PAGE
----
Four CPDMA taskforce countries (Liberia, Rwanda, South Africa and Ethiopia) have been working together since early 2019 to map out their ECE data systems and develop plans to use data to improve outcomes for children.

Liberia

 We learned that delivering evidence-based interventions for early childhood care and development are very important. That is, creating an elaborate integrated ECD data collection and management mechanism at the school level that feeds into sub-national and national systems for planning and decision-making purposes.

-Dr. Cecelia Cassell, Dean, Teachers’ College, University of Liberia and Focal Point of CPDMA

 Liberia joined the CPDMA taskforce to gather information on the prospects, challenges, and recommendations to improve teacher quality through using data.

Who is the Liberia team?

The Ministry of Education of Liberia appointed Dr. Cecelia Cassell (Dean, Teachers’ College, University of Liberia) as the Focal Point of the CPDMA Liberia Taskforce and nominated Mr. Gabriel Nelson (Director, Division of Early Childhood, Ministry of Education) to represent the Ministry. Other taskforce representatives include Ms. Jebbeh Gray (Chairperson, Early Childhood Education, Instructor at University of Liberia), Mr. Alphonso Wright (Child Development Practitioner, University of Liberia), Ms. Kebeh Kennedy (Research Officer, Division of EMIS, Bureau of Planning Research and Development, Ministry of Education), and Ms. Madia Mensah (Executive Director for Curriculum Development and Textbooks Research, Ministry of Education).

 With leadership from Dr. Cassell, the team met internally and with the ECD Measure Team on a regular basis in 2019 to discuss data and measurement issues in the country.

 What did the team learn and accomplish?

The team completed the CPDMA diagnostic toolkit to define the purposes of pre-primary data in Rwanda, identify existing data and data gaps, and align university and ministry priorities for how data can improve ECE quality in Liberia. This included a stocktaking exercise, which the team noted helped them identify inefficiencies in the ECE system related to overage children, feeding programs, learning outcomes and quality. They also confirmed that there is no approved tool to identify instructional quality in ECE level in Liberia.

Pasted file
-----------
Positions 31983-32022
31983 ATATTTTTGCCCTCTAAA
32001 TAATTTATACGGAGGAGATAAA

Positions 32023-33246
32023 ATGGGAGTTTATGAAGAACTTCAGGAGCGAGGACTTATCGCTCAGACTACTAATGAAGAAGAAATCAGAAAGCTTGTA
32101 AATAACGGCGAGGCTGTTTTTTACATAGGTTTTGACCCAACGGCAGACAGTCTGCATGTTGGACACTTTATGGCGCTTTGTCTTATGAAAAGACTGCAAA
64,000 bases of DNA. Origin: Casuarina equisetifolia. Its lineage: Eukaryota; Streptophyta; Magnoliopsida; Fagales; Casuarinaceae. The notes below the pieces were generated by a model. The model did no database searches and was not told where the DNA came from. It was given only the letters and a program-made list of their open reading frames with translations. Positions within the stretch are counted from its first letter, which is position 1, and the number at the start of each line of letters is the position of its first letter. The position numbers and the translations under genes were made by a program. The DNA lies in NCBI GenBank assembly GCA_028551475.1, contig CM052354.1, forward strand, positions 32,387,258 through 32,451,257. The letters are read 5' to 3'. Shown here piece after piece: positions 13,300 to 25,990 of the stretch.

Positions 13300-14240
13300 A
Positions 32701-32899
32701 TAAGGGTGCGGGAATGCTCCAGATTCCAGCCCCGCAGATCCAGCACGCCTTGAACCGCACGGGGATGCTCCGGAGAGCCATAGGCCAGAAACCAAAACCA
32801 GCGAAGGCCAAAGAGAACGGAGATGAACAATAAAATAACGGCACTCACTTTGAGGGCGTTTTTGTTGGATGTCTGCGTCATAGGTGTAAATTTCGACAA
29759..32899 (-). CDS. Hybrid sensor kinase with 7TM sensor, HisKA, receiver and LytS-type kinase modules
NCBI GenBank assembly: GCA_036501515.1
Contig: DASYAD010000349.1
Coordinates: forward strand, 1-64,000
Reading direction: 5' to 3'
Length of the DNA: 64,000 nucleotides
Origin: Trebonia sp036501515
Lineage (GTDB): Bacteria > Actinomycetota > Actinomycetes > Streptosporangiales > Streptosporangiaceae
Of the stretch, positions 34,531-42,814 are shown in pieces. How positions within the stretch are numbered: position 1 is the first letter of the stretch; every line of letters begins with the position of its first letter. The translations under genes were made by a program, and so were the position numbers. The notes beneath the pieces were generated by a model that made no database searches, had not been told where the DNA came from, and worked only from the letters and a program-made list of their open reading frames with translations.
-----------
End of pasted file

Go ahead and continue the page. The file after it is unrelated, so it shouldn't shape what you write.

The exercise helped the team identify gaps in ECD data, including on ECE teacher qualification and training, quality of instruction, and children’s learning outcomes. Team members reported garnering some political will for ECD measurement as a result of being part of the CPDMA. They are currently discussing with key partners the prospect of developing a school-based record management and data collection system (either embedded in the EMIS or running parallel) and the creation of real time information dashboard for integrated ECD services. The team noted that the site visits in Rwanda were valuable to their future planning as they were able to observe classrooms with a variety of materials, toys, and space, where children had the opportunity to make their own choices and teachers helped them to take ownership of their learning.

What do they plan to do next?

The taskforce team identified changing classroom instruction as the area where there is highest leverage for change in behavior due to ECE data. Liberia has a new pre-primary curriculum, which emphasizes play-based and child-centered methods but is yet to be rolled-out in teacher training institutions.

After the diagnostic exercise and in-country discussions, as well as a productive team visit to the Kigali CPDMA conference, the Liberia team proposed developing a quality monitoring tool, information is shared with ECE programs to support quality improvements through targeted supports. District education officers would receive training on the quality rubric and ECE in general and administer the tools as part of their ongoing duties.  After administering the quality tool, a report with the results and recommendations for supports for the teacher and ways to improve quality would be provided. The principal would then be responsible for meeting with the teacher, reviewing the findings and making a plan for support and improvement.  There is particular interest and focus on supporting teachers’ development and use of local materials. In addition, there is a possibility that data from the rubric could be integrated into the existing EMIS. At the district or county level, aggregate data would be used to determine needs across groups of teachers and targeted training or support for these areas would be implemented. The team noted they will need financial, human, and technical resources, as well as continued political will, to implement this plan.